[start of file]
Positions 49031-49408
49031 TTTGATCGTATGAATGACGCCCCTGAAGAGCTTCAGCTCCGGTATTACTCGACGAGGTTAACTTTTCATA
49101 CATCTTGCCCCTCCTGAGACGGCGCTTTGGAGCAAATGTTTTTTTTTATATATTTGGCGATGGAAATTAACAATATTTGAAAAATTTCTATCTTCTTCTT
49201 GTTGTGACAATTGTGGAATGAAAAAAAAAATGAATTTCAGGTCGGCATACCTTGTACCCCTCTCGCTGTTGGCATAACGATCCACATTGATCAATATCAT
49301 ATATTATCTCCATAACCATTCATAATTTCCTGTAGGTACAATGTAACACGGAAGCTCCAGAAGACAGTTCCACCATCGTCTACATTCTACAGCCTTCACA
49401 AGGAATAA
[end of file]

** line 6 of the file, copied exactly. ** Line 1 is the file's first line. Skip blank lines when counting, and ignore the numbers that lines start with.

49401 AGGAATAA